earlier issue, mention was made of the sobriquets
by which school-fellows and members of staff were
known by the boys of the thirties.. Amusing,
naughty, sometimes unkind, occasionally
ingenious, often corny, they were almost
universally employed and with little modification
through the years.
The most obvious "Robbie"
for Robinson and "Scotty" for Harry
Scott implied a certain friendliness -at least
they had the tenor of diminutives however
undeserved in either case.. "Drugs", no
diminutive, was obviously the chemist and would
have been so even had his name been otlter than
Drewry. "Herby" was ' derived from Mr
Chant's Christian name anyway but
"Charlie" Fennell's first name played
little part since it was Cedric. Perhaps he just
kept it secret. The origin of "F.A.B."
Bailey needed little research. Others, however,
were less obvious.
Muddy" Hawthorne and "Fanny"
Stevenson ? Even the three Hawthorne brothers
have been unable to discover the origin of their
father's tag. "Joe Egg's" head was no
ovoid, rather flat-topped and square of mandible,
but Joe was his real name and Hammond egg go well
CWH Richardson was known by several names -
always, 1 venture to suggest, with that affection
so often used with reference to a fattier figure.
To the boys be exuded a certain paternalism
-perhaps because he had no sons of his own - but
one can only conjecture on the image presented to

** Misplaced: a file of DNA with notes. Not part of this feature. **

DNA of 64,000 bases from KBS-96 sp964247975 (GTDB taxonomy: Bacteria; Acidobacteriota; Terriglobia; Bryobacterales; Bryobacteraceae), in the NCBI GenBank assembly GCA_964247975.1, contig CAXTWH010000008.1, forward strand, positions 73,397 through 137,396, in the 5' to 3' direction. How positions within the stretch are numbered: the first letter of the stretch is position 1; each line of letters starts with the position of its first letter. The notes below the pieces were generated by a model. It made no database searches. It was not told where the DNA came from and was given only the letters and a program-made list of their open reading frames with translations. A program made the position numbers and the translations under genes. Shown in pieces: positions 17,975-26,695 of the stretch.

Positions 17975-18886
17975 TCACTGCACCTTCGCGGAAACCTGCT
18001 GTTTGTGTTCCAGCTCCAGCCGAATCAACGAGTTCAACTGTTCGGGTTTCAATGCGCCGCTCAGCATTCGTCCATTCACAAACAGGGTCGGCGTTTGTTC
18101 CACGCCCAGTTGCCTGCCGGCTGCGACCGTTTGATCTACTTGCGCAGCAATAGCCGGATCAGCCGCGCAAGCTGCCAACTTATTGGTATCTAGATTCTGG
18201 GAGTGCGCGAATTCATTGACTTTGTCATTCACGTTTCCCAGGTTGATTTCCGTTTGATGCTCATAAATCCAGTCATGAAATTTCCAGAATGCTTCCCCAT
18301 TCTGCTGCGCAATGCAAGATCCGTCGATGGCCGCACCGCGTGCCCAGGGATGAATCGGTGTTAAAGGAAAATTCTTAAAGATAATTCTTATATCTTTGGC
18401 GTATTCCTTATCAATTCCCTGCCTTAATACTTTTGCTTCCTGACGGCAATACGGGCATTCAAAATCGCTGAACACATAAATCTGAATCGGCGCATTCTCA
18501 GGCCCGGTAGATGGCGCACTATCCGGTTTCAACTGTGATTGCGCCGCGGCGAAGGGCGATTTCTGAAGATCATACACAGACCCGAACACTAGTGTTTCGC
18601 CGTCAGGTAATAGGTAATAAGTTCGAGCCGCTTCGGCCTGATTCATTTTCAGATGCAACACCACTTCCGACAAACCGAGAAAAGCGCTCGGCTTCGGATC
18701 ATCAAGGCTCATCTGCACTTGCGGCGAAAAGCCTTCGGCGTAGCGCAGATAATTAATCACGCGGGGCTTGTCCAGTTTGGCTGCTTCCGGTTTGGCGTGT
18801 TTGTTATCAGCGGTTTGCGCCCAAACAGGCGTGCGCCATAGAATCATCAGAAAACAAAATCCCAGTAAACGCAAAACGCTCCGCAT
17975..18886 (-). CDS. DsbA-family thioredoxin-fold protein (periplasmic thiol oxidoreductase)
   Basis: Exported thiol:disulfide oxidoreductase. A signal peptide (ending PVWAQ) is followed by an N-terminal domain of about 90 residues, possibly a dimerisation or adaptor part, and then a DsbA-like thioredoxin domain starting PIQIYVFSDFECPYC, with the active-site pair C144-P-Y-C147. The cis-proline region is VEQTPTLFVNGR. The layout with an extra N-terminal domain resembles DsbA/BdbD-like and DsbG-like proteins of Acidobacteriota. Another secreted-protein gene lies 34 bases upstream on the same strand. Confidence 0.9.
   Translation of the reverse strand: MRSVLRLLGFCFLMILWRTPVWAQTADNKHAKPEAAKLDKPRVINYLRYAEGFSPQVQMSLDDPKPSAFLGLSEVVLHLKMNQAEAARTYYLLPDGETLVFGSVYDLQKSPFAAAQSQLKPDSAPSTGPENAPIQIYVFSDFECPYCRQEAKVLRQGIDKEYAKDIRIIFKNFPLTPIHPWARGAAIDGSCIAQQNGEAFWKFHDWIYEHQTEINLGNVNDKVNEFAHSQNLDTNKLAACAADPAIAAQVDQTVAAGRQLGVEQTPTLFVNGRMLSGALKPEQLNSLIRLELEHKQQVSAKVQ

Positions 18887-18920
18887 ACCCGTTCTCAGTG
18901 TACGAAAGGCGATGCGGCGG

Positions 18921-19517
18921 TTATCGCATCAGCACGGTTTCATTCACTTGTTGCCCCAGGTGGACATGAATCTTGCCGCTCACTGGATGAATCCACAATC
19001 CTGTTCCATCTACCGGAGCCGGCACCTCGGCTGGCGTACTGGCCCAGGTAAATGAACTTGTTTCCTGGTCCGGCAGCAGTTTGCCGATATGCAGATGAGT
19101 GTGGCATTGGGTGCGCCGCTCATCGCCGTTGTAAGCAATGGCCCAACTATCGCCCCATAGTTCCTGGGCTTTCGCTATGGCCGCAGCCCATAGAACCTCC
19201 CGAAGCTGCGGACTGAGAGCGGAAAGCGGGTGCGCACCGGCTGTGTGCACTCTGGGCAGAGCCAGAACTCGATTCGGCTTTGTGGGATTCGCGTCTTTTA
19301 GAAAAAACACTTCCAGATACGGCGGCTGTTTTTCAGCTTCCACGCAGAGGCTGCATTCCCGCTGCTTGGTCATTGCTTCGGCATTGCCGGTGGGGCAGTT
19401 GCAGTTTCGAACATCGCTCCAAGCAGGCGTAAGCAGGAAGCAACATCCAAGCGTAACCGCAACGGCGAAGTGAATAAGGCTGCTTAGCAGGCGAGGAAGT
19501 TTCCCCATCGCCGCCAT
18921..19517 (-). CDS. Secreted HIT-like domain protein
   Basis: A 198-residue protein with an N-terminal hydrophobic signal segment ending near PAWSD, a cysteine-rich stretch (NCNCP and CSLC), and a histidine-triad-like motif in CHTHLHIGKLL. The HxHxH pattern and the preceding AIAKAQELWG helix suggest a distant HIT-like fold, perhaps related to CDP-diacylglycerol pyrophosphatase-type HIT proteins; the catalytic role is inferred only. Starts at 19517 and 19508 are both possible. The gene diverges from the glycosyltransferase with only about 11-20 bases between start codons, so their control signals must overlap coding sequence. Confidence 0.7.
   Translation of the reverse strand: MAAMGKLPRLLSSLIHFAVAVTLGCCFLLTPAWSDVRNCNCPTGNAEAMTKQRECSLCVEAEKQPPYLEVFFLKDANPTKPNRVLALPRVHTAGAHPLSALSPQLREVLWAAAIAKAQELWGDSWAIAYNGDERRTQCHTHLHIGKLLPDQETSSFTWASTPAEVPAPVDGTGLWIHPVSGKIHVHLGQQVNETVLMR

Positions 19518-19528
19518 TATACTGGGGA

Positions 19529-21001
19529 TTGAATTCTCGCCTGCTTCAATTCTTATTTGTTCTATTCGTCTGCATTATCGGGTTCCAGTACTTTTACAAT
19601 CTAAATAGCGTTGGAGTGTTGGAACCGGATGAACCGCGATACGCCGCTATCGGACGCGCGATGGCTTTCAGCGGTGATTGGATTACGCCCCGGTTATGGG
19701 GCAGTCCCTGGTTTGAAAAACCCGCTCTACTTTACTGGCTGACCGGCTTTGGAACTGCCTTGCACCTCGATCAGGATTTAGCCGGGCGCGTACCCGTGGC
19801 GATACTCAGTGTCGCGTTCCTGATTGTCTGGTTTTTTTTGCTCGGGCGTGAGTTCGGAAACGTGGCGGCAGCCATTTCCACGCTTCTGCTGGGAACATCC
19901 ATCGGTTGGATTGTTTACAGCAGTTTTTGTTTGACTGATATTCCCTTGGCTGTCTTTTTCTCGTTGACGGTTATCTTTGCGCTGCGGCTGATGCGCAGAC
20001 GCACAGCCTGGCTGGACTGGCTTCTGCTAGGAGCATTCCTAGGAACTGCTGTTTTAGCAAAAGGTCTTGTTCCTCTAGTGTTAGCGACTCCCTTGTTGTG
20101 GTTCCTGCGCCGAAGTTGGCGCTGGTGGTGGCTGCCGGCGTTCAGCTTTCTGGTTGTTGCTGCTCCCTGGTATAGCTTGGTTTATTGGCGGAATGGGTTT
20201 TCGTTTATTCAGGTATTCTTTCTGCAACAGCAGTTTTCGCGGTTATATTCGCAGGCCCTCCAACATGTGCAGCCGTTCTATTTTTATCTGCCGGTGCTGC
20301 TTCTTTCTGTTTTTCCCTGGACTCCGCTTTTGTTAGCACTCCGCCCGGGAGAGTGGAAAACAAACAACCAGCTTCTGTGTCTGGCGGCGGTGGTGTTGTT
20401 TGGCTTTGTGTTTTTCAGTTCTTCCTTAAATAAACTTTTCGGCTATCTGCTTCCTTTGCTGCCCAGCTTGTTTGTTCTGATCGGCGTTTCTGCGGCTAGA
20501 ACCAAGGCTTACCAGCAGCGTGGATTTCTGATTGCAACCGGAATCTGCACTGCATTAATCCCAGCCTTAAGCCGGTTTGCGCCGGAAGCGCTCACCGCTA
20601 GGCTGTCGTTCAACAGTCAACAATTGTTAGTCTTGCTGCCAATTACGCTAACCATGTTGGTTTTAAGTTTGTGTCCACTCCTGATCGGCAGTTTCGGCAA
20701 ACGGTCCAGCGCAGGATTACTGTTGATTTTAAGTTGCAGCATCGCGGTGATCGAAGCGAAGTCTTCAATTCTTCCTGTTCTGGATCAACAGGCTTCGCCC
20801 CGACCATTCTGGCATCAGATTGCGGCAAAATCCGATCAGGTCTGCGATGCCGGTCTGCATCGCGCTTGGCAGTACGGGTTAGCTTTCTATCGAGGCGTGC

the staff! To us lads he was variously
"Charlie", "Richie", The Old
Man", "Dick", "Old Man
River" and "The Boss". I ike my
old friend John Webster, having many years past
enjoyed Robert Donat's film portrayal of Mr
Chips, one wonders why (his befitting epithet
passed the Old Man by - for Richie was surely
"Chips" cloaked one's chum, Perkins I.
Surety "Perks" would have been more
apposite in Arthur's case, but then by tradition
Arthur becomes "Tarty" and hence
Jackson's handle. Origins of others are lost tor
ever - "Pudge" Crompton,
"Chicken" Chorley (he surely was no
chicken) and the two unrelated, even in time,
"Pips", Frank Evans and Andreas
Priestland. The most contrived of all was, of
course, "Ponsasinorum". This was
Asbridge I, W.A of that ilk. You are invited to
look up the word in your Oxford dictionary. At
the same time you will discover the meaning of
the word com.